It can be difficult to find time to finish a video game, especially if you only have a few hours a week to play. In our biweekly column Short Play we suggest video games that can be started and finished in a weekend.
Video games and film are fairly diametrically opposed mediums, despite attempts by game creators to emulate the visual medium of film. The issue is that games are interactive, while films are passive. So often, when games attempt to emulate film, it is with non-interactive cutscenes in a medium about interactivity. In big-budget games like Red Dead Redemption, The Last of Us, and Final Fantasy, this has become the way a story is told. But there are also games like Wide Ocean Big Jacket that take techniques from film and apply them to their interactivity instead of a cutscene. It’s enough to make you wish there were more games like it.
Wide Ocean Big Jacket follows 13-year-old teens Mord and Ben, longtime friends who recently started dating, as they go camping overnight with Mord’s Uncle Brad and Aunt Cloanne. What unfolds over the course of that night is the awkwardness of ex-tweens starting to engage with the world around them less as kids and more as adults, along with the adults awkwardly engaging with ex-tweens who they’re used to thinking of as kids. It gets even more awkward when you factor in the ways these interactions affect each couple’s relationship.
What has stuck with me isn’t the story itself (which is quite good), but the way in which it is told. You aren’t controlling a specific character; instead, you’re acting more as the scene’s director. Any choices you are asked to make have less to do with changing the words or path of the narrative and more to do with the experience you have viewing it. It’s something like Thirty Flights of Loving or Virginia, which both use film techniques like cross-cutting to jump between moments in the story, combined with aspects of Kentucky Route Zero’s player as co-writer approach interactive storytelling.
A good example of this is a technique that the game frequently employs, which is a sort of circle shot. Perhaps best known for its use in That ‘70s Show, the camera is at a fixed location in a scene, and it pans to reframe itself at specific people or places in the environment when prompted by the player. It’s used early on in the game (and you can see it in the trailer above at around 0:13). The camera is located in Uncle Brad’s car, looking at him and Cloanne through the car’s windshield as they check a notice board at the campsite. Pressing right swings the camera to Mord sitting the back seat of the car behind the passenger seat, pressing right again pans to Ben, and pressing it again returns it to Brad and Cloanne in the distance. Pressing left at any point would cause it to pan in the opposite direction.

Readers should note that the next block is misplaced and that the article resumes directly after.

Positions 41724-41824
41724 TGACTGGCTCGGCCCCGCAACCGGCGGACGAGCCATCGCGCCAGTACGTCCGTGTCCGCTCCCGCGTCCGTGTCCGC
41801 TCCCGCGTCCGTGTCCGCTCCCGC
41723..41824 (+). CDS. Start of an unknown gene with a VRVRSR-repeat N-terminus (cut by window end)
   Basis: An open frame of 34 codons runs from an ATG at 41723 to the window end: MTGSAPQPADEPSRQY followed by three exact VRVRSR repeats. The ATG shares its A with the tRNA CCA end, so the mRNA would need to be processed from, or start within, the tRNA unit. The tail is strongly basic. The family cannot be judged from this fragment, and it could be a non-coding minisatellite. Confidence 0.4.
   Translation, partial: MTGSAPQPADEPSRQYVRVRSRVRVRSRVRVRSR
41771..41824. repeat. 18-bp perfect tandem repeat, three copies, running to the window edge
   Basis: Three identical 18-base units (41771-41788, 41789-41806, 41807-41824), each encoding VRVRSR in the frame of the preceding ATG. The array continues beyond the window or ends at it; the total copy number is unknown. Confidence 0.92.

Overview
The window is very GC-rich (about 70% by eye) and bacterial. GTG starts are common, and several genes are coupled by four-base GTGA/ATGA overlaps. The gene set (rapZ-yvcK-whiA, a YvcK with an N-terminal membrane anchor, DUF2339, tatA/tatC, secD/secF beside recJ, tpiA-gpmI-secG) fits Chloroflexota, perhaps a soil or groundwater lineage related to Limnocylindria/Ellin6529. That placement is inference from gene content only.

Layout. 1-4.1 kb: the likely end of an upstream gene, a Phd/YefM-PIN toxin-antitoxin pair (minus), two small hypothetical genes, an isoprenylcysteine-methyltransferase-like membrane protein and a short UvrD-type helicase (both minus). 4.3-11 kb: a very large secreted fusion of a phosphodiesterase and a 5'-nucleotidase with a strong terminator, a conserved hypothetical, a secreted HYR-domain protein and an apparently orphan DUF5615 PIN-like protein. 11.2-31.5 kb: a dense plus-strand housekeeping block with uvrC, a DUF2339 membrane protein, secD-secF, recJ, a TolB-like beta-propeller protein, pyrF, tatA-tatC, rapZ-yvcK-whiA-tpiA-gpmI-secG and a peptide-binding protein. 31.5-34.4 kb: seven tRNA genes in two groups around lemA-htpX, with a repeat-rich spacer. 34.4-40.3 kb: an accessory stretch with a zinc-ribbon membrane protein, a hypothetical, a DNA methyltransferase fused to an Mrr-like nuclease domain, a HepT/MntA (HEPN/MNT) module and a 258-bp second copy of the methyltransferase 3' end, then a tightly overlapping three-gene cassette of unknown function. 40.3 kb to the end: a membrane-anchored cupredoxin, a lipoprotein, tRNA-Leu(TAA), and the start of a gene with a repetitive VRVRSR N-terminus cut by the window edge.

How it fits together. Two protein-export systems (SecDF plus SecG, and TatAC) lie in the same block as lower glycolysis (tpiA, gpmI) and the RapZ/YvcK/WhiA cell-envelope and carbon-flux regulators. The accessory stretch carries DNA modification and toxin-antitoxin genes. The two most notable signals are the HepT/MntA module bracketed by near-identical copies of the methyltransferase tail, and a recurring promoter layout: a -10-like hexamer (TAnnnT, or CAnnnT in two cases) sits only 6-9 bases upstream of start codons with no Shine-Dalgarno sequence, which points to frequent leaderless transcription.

In this instance, the camera move is being used to let you select if you want to prompt Mord or Ben to talk about something. But it also shows changes to the scenes between dialogues. In a moment later in the game, while one of the characters is telling a scary story, the tale is broken up by moments where you are able to pan around to see the physical reactions of the characters circling the campfire after each new part of the story is told.
What helps to sell the cuts between these moments is the dialogue appears as white text on a blacked-out screen, which is separate from whatever scene you were looking at. It is like something you might see in a silent film, with the character’s name and an icon of their face so you know who is talking. The blacked-out screens allow the game to cross-cut between scenes across different times or locations without being disorienting.
It’s a seemingly small technique, but it shows how Wide Ocean Big Jacket uses interactivity to be engaging and immersive, despite the fact that you aren’t solving puzzles or making dramatic narrative choices. Instead, it makes you invested in the story by turning you into a participant.